Trying to choose the “best” pierogies in Pittsburgh feels like a losing game, with these locally beloved dumplings on the menu at pretty much every dive bar, hip brewpub and even some high-end restaurants. Superlatives are so subjective anyway, so instead of calling any of these the best, they are simply an interesting mix of pierogies that you can find in and around the Steel City.

Pierogies Plus: In 1974, Helen Mannarino emigrated to McKees Rocks, PA from Poland and in 1991, she opened her own Polish restaurant. In the 30 years since, Pierogies Plus has grown into a powerhouse that includes wholesale production and distribution to grocery stores and restaurants in the greater Pittsburgh area. You can also order directly from Pierogies Plus facility, either hot and ready to eat, or cold for cooking at home. Options include traditional pierogies, as well as specialty flavors like spinach and ricotta and steak and provolone. Dessert pierogies (think: apple pie and apricot and cream cheese) are also available, as is a wide variety of Eastern European foods. 342 Island Ave., McKees Rocks; (412) 331-2224 

Cop Out Pierogies: Creativity rules at Cop Out, a casual pierogi shop and eatery across the Allegheny River from Pittsburgh in Etna. Gyro, shrimp, grits and bacon, chicken marsala and cheeseburger are just a few of the unexpected and irreverent pierogi fillings that can be found here! Some gluten-free and vegan options are also offered. Bonus: Orders of a dozen pierogies actually come with 14! 350 Butler St., Etna; (412) 973-0068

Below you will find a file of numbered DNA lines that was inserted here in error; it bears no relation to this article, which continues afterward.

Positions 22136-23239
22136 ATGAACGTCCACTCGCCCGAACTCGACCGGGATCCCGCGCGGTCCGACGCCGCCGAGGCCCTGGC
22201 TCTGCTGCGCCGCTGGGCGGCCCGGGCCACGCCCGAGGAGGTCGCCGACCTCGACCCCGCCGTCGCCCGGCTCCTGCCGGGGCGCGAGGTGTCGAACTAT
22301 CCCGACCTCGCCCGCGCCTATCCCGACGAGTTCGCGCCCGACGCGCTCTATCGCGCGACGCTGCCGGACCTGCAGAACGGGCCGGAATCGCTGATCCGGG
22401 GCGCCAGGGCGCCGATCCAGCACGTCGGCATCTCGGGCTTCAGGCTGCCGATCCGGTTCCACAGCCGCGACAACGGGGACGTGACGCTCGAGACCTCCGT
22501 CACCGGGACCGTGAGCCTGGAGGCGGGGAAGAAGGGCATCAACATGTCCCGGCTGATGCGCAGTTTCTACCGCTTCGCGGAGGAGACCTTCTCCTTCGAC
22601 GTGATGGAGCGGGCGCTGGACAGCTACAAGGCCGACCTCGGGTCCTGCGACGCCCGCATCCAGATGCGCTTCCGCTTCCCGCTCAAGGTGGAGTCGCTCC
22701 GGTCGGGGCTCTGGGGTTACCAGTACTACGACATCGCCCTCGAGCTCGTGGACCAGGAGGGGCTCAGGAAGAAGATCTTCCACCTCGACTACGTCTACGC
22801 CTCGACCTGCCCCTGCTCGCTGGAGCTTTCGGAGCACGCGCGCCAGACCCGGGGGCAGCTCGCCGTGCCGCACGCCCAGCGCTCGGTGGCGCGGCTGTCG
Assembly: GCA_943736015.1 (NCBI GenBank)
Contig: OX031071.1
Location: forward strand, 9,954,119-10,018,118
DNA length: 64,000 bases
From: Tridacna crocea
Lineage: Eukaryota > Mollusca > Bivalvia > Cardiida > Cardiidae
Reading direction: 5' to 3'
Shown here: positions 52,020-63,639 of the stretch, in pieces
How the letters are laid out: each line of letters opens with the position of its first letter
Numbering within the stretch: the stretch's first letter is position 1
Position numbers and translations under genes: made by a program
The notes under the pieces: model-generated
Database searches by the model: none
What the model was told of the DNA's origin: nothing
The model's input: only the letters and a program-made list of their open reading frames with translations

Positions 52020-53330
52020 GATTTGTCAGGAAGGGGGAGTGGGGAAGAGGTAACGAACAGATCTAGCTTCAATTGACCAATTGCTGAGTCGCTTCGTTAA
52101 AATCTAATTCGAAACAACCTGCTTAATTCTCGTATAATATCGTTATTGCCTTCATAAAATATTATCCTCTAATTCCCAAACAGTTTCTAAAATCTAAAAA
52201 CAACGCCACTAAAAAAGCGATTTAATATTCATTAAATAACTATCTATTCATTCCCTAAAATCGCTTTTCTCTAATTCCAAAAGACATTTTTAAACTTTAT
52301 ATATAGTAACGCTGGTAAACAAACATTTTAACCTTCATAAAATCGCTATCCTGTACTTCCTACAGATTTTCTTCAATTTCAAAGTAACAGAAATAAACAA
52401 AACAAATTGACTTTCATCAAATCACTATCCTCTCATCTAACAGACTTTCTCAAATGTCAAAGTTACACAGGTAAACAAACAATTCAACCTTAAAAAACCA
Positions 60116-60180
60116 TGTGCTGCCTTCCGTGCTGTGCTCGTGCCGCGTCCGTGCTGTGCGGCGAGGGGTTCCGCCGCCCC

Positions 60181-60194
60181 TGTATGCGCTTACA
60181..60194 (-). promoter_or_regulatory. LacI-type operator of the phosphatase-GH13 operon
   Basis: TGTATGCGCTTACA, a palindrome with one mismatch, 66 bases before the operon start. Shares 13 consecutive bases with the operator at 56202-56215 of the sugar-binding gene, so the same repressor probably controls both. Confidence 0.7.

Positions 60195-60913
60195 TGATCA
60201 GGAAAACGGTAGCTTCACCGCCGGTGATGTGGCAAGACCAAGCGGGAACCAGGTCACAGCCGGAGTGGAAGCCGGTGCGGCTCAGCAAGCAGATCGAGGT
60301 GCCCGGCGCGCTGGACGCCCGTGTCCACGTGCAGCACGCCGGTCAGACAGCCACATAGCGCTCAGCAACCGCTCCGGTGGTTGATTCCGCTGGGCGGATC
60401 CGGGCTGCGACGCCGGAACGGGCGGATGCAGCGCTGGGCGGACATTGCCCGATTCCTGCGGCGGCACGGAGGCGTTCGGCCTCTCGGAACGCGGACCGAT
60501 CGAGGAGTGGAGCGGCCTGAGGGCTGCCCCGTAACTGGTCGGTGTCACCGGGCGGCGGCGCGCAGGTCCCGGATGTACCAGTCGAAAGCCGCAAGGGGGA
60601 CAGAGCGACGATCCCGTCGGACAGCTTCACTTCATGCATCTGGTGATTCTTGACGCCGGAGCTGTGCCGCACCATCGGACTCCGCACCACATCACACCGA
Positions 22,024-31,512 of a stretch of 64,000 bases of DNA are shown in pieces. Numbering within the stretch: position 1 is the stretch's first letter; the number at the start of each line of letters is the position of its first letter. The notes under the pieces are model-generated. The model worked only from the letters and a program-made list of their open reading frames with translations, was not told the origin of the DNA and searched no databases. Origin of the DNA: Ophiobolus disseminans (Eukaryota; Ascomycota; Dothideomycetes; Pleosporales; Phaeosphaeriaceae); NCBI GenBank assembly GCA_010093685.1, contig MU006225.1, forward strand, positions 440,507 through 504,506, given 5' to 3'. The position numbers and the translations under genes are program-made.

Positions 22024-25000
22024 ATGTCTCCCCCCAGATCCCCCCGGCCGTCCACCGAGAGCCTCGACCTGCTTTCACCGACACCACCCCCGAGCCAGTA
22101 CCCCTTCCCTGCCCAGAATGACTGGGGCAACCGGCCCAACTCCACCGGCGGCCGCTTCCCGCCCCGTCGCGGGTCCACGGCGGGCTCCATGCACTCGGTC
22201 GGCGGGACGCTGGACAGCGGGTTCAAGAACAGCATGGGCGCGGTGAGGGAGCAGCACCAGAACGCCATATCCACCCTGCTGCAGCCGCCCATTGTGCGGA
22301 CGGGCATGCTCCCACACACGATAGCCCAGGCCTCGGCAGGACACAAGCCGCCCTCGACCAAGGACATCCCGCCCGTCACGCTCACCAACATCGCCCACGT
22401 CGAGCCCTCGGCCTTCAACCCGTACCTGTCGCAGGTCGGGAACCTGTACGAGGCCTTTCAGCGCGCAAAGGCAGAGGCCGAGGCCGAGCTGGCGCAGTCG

Forgotten Taste Pierogies: Homemade with fresh ingredients, including Idaho potatoes, these authentic-style pierogies feature thinner dough, with a higher ratio of filling. A dozen flavors, including traditional prune butter, are on the menu, sold by the half-dozen, full dozen or hot and ready to eat. Stuffed peppers, stuffed cabbage, and other Polish foods are also available. 11978 Route 19, Wexford; (724) 940-2277; 910 Beaver Grade Rd., Coraopolis (take out only); (412) 269-9800

Little Spuds Pierogi Company: Whether stuffed with traditional potato and cheese filling or something a little more modern, like hot wing chicken, each gourmet pierogi at Little Spuds is made fresh, every day. This spot is retail only, with the option to purchase pierogi to-go by the dozen or by the pound. 877 Justus Blvd., Scott Twp.; (570) 504-5617

Now we want to hear from you! Where are your favorite pierogies in PA? Do you prefer traditional or wild flavors? Let us know in the comments here or on the PA Eats Facebook page!